A lot of this comes through email, and for most people, email is where it remains. But when it comes to searching through attachments…let’s not go there. Let’s just say I found enough reasons to have a dedicated tool to categorise and park direct-to-archive items. Here’s my process.
OneNote and Google Photos FTW! All documents and records go into my tried and tested OneNote structure I’ve been using for more than a decade. Might put out an article about that structure in the future. But I digress.
Google photos eats up all my mobile photography and takes the work out of categorisation with its excellent machine learning tools. It helped me retrieve all the photos of trains I’d taken when I needed it for a project. But for hi-res photos taken on my mirrorless, I fall upon the comprehensive tagging system and easy folder management provided by ACDsee. It is also one of the last image tools that hasn’t jumped on the subscription bandwagon…yet.
Bringing it all together
Is this a comprehensive coverage of my entire ecosystem? Nope, but it’s quite close. This article covers over 80% of my daily workflows. There’s other stuff that requires automations, excel sheets, cloud storage and often a notepad and pen as well. But the more important question is, now that you’ve come this far in the article, how do you use this information? Take the same journey I did.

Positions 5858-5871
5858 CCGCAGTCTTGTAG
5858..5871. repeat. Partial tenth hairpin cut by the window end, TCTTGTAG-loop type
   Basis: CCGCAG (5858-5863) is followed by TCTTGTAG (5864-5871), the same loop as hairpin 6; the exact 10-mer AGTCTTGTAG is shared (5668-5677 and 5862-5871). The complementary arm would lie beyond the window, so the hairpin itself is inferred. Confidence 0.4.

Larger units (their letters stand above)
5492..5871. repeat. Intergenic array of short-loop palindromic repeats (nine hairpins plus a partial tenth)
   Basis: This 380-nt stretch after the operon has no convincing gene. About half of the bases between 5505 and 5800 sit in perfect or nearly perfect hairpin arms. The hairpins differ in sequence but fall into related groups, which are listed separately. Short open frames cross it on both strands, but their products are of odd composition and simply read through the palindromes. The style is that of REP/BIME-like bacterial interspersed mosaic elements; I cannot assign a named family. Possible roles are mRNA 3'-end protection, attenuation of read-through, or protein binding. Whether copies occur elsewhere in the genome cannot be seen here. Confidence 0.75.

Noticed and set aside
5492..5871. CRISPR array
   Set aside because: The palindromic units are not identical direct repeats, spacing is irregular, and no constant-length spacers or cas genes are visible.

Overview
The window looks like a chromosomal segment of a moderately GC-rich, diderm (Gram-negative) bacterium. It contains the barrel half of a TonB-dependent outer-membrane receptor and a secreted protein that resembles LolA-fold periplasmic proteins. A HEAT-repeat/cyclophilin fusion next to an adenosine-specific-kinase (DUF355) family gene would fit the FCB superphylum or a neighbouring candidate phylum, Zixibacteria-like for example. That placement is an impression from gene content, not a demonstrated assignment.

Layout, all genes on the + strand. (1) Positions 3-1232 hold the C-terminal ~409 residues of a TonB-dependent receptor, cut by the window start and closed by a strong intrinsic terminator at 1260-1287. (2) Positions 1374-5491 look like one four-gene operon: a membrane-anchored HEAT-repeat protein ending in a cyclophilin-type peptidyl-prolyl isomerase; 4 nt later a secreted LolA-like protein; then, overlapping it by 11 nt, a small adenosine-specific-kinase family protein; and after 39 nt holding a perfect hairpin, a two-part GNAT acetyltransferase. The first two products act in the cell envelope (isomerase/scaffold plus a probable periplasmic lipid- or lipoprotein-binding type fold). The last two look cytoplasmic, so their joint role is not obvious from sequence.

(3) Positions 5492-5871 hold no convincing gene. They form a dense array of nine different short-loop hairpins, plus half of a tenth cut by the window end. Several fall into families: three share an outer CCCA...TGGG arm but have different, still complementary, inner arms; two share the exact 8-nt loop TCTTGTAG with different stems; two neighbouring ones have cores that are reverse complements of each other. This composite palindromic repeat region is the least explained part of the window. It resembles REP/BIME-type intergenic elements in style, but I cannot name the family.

Audit your personal tech stack
- Categorise your own ecosystem using the “Input”, “Action”, “Tool” framework
- Design your workflows. How do you process your to-dos? Your ideas and records?
- Note gaps in your tool set
- Copy the tools I use for the same or research alternatives that suit you better
- Review your tech stack periodically. I follow an annual audit. I check if my toolset has any redundant apps or if there’s a gap my inputs are falling into and plug it with the right tool
This ecosystem of tools and workflows becomes part of your Life OS and you should explore the tool set with maximum integrations amongst them. Also keep in mind the device ecosystem you’re tied to. As is evident, I’m currently planted in the Apple ecosystem. This ensures that my Reminders and Notes app follow me on my phone, tablet, laptop and watch.
There are other mature ecosystems such as the Microsoft and Google that you may be tied to that would influence the tool selection.
Once you’ve made the decision to be mindful of your tech stack you’ve already taken the step to creating your own networked source of truth.
Disclosure: This article may contain affiliate links. Which means that, at no cost to you, I get a small commission if you choose to buy through my links. Please go through my Disclaimer notes for more info